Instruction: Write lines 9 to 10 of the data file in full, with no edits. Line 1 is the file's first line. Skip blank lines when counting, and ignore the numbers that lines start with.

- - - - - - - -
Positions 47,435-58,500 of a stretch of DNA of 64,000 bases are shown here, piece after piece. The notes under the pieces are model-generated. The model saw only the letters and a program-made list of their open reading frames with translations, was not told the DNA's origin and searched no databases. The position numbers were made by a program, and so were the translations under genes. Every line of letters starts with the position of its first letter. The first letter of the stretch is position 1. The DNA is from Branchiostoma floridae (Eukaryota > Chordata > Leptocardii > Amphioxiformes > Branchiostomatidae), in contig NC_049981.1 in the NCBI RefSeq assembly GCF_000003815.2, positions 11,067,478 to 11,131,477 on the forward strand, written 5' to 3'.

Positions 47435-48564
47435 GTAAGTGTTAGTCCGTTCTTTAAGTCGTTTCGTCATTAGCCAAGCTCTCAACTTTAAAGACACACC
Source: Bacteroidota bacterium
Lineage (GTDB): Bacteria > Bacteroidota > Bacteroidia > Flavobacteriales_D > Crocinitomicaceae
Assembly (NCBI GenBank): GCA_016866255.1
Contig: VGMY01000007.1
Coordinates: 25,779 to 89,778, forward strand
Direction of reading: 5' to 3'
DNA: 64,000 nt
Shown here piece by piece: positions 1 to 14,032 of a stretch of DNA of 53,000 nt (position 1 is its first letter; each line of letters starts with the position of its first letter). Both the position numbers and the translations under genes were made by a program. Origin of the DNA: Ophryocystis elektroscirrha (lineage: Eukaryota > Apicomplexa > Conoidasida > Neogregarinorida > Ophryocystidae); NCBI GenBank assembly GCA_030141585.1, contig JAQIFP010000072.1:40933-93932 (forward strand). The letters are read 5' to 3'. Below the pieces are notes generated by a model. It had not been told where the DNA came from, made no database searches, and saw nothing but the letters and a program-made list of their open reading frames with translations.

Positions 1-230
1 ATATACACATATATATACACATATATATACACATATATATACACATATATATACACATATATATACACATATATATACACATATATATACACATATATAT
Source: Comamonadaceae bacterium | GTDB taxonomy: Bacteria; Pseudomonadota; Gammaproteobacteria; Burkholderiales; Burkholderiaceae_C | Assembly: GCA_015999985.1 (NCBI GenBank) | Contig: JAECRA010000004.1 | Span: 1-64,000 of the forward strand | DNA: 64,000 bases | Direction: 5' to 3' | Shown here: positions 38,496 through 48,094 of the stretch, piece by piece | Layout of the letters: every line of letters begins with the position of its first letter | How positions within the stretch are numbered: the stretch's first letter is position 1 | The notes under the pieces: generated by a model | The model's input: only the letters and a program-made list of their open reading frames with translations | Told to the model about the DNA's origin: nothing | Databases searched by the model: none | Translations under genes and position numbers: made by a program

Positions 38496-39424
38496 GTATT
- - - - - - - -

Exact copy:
Direction of reading: 5' to 3'
DNA: 64,000 nt